Archive for September, 2012
I’m an editor by trade, but there’s so much more out there that interests me. One thing that has always piqued my interest is stereoscopic 3D and, in particular, stereoscopic 3D workflow.
Like everyone, I watched “Avatar,” but to be honest, I wasn’t blown away. I’d seen that type of stereoscopic 3D long before “Avatar” and all the other “3D craze” movies that have come out in the last few years.
Oh Captain EO, my Captain
I saw it when I was 8 years old at Epcot Center (still called “Center” back then) at Walt Disney World. The movie was called “Magic Journeys” and was like nothing I had ever seen before in my life. This was followed up four years later by “Captain EO,” a 3D sci-fi film starring Michael Jackson, directed by Frances Ford Coppola and produced by George Lucas.
(If you happen to be planning a trip to Walt Disney World soon, you can still check out “Captain EO,” as it was brought back after the death of Michael Jackson. It’s a fantastic trip back to 1986 and at what was to come as far as stereoscopic 3D production went.)
These two short films are what got me excited about stereoscopic 3D. Then nothing really came of 3D until the last few years, when it’s seemingly become all the rage, with the ability to see films in 3D not only in theatres, but now in the comfort of your own home.
But with the onslaught of 3D films, a new issue has arisen: the ridiculously high cost of 3D production, at least for the prosumer out there. I consider myself a television professional, but how can someone like me get out there and start creating stereoscopic productions?
Attention Human-ographers. Your puny planet is under attack. Lay down your Wacoms and surrender to the awesome might of PX Micron and Calculord 3!
Don’t worry, we’re not really under attack, so don’t go throwing yourselves out of the window (If you had windows, as most of you work from light-deprived basements) as happened when Orson Welles’s ‘The War of the Worlds’ was first broadcast in 1938. But I digress…
PX Micron and Calculord 3 are two rubbish robots. Not rubbish in the sense that they are badly animated or rendered, far from it, they’re great. But rubbish in the sense that they have more chance of taking over the world than I do not digressing on a post, but I digress…
These two tiny robot desperados spring forth from the new comic minds of Tom & Mark Perrett, who go under the cryptic moniker of ‘Tom & Mark’ on the Nexus Productions roster. That’s right, Tom & Mark are commercials directors who’ve adeptly turned their hands to comedy writing.
Now must of us consider ourselves to be pretty funny and now and again we can perhaps crack a funny down the pub and raise a chortle from sympathetic friends. But comedy writing, that’s another thing. So I thought I’d catch up with Tom & Mark (Who actually look a bit like the two robots) to find out a bit about invade ALL OF THE humans!!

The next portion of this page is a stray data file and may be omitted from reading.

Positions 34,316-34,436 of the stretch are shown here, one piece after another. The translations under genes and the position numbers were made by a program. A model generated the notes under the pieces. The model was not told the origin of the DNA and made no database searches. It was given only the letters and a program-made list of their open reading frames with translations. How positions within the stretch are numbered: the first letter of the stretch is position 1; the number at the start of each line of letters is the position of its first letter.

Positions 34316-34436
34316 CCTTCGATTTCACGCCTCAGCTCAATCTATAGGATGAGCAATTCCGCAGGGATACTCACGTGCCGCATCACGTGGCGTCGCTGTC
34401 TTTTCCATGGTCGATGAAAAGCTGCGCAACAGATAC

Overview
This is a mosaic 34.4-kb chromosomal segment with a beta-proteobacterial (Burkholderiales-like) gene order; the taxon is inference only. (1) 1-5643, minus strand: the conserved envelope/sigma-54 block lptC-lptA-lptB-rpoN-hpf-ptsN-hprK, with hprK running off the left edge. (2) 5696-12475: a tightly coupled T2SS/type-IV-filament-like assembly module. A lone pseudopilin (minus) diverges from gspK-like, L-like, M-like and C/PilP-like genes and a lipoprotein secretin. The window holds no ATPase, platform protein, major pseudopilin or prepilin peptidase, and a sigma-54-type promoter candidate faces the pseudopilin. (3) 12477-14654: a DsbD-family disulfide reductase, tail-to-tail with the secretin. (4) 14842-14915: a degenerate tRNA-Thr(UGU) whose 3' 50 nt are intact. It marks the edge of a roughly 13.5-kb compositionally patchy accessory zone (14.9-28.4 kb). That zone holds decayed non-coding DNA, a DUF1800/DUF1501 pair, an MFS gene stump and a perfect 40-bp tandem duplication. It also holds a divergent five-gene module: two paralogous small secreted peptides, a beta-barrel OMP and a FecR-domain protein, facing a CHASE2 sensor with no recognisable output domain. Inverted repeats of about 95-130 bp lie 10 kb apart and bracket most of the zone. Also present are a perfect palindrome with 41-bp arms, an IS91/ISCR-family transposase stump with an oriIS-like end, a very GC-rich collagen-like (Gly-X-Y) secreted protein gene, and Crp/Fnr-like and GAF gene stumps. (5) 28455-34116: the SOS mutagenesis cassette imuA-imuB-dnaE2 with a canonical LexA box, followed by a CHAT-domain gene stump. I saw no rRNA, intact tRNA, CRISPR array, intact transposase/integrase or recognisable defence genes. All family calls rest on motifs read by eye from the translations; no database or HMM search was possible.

Hey Tom & Mark! For those who don’t know, please tell us a little bit about yourselves, what you’ve been up to over the years and what you do for a living.
Hi. We are Tom and Mark! And we are animation directors and brothers from Cornwall in the South-West of England. Now based in London we have been directing commercials with Nexus Productions for the last ten or so years and that’s how we make our living. As well as making commercials to sell things like cars and ovens and different kinds of drinks (both fizzy and yoghurt based) we also perform live animation using an overhead projector to accompany the music of the London Snorkelling Team.
Do yourself a favor: Stop what you’re doing and, for the next 9 minutes devote your attention to “The Renter,” an animated short by CalArts alum Jason Carpenter.
Powered by a haunting score from Jeff Shiffman, “The Renter” gets under your skin. The relationships between the characters are fraught with ambiguity, making them feel more authentic than the tidy roles often found in student films. From the animal-like prowling of the old man to the cowering hesitancy of the little boy, each movement of each character imparts dramatic weight, even as it stokes uncertainties about the characters’ motivations.
Despite the film’s painterly look and bounty of textures, the process behind it was nearly all digital:
Except for some early drawings and thumbnails, I didn’t use any paper. I really tried to approach the digital production the same way I would if I were using traditional mediums. Before I started the animation, I blocked out rough layouts and animatics in Flash. With some basic brushes and a couple of paper textures I got from a friend, I started working on the backgrounds in Photoshop. The “texture” of the film results more from how I worked with the tools I had and not so much what tools they were.
In a time of backlash against digital processes and stilted romanticism for analogue techniques, I find Jason’s attitude refreshing. All tools, whether digital or analogue, are tools. Their superiority is only judged by the artist who wields them and the purposes to which they are applied.
For more information, check out the official site.